Short-term fasting selectively suppresses leptin pulse mass and 24-hour rhythmic leptin release in healthy midluteal phase women without disturbing leptin pulse frequency or its entropy control (pattern orderliness)

M. Bergendahl, A. Iranmanesh, W. S. Evans, J. D. Veldhuis

Research output: Contribution to journalArticle

30 Scopus citations

Abstract

Nutritional signals strongly regulate neuroendocrine axes, such as those subserving release of LH, GH, and TSH, presumptively in part via the adipocyte-derived neuroactive peptide leptin. In turn, leptin release is controlled by both acute (fasting) and long-term (adipose store) nutrient status. Here, we investigate the neuroendocrine impact of short-term (2.5-day) fasting on leptin release in healthy young women studied in the steroid-replete midluteal phase of the normal menstrual cycle. Eight women each underwent 24-h blood sampling at 10-min intervals during a randomly ordered 2.5-day fasting vs. fed session in separate menstrual cycles. Pulsatile leptin release was quantified by model-free Cluster analysis, the orderliness of leptin patterns by the approximate entropy statistic, and nyctohemeral leptin rhythmicity by cosinor analysis. Mean (24-h) serum leptin concentrations fell by 4.6-fold during fasting; namely, from 15.2 ± 2.3 to 3.4 ± 0.6 μg/L (P = 0.0007). Cluster analysis identified 13.9 ± 1.1 and 14.3 ± 1.1 leptin peaks per 24 h in the fed and fasting states (P = NS), and unchanging leptin interpeak intervals (89 ± 5.4 vs. 92 ± 5.3 min). Leptin peak area declined by 4.2-fold (155 ± 21 vs. 37 ± 7 area units, P = 0.004), due to a reduction in incremental leptin pulse amplitude (4.4 ± 0.7 vs. 1.0 ± 0.13 μg/L, P = 0.0011). The cosine amplitude and mesor (mean) of the 24-h leptin rhythm decreased by 4-fold, whereas the acrophase (timing of the nyctohemeral leptin peak) remained fixed. The approximate entropy of leptin release was stable, thus indicating preserved orderliness of leptin release patterns in fasting. Cross-correlation analysis revealed both positive (fed) and negative (fasting) leptin-GH relationships, but no leptin-LH correlations. In summary, short-term (2.5-day) fasting profoundly suppresses 24-h serum leptin concentrations and pulsatile leptin release in the sex steroid-sufficient midluteal phase of healthy women via mechanisms that selectively attenuate leptin pulse area and incremental amplitude. In contrast, the pulse-generating, nyctohemeral phase-determining, and entropy-control mechanisms that govern 24-h leptin release are not altered by acute nutrient restriction at this menstrual phase. Leptin-GH (but not leptin-LH) showed nutrient-dependent positive (fed) and negative (fasting) cross-correlations. Whether similar neuroendocrine mechanisms supervise altered leptin signaling during short-term nutrient restriction in men, children, or postmenopausal women is not known.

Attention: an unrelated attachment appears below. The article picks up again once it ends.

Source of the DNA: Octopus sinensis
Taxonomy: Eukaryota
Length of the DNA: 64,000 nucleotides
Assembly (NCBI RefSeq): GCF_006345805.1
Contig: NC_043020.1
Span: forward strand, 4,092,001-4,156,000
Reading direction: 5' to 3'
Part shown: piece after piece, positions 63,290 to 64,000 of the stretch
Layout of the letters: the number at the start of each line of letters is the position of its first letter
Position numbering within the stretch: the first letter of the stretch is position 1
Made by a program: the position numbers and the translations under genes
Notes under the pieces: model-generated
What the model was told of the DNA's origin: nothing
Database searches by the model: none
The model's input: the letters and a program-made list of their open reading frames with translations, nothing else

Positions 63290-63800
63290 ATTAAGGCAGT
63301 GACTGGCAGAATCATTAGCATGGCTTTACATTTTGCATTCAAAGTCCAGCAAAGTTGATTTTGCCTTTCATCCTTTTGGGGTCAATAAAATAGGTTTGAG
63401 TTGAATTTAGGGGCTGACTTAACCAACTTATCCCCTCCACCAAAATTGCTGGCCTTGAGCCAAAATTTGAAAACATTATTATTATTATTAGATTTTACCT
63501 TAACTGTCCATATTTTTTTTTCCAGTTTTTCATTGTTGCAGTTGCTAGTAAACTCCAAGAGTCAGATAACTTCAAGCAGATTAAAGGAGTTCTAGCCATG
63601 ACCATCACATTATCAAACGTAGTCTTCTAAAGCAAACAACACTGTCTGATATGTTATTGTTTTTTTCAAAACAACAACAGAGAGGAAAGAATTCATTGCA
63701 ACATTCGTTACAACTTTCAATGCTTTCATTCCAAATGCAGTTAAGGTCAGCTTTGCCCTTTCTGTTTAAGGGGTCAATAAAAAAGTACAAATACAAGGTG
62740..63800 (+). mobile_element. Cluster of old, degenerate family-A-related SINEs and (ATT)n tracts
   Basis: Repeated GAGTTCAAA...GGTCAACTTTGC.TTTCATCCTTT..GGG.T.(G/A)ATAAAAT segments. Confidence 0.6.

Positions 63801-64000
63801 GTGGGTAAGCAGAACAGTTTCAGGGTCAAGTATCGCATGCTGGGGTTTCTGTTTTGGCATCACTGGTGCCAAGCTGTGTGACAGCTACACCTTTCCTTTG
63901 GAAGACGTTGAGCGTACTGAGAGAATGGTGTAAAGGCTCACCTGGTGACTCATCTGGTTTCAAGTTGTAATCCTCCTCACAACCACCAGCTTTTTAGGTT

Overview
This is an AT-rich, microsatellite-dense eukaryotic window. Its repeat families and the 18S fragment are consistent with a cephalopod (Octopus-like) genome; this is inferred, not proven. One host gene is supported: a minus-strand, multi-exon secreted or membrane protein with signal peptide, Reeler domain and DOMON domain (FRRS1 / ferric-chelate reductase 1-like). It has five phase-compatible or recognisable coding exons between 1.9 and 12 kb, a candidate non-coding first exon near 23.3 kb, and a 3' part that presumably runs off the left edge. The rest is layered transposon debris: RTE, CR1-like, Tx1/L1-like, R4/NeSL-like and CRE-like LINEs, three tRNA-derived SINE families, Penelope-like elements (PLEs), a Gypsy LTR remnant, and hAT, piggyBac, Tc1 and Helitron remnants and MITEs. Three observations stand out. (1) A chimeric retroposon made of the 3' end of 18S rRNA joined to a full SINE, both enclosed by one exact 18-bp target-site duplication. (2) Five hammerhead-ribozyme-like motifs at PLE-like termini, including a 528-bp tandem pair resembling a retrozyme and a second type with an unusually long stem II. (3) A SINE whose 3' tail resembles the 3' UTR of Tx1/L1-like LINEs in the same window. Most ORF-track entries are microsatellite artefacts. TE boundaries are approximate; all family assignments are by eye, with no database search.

Original languageEnglish (US)
Pages (from-to)207-213
Number of pages7
JournalJournal of Clinical Endocrinology and Metabolism
Volume85
Issue number1
DOIs
StatePublished - Dec 1 2000

ASJC Scopus subject areas

  • Endocrinology, Diabetes and Metabolism
  • Biochemistry
  • Endocrinology
  • Clinical Biochemistry
  • Biochemistry, medical

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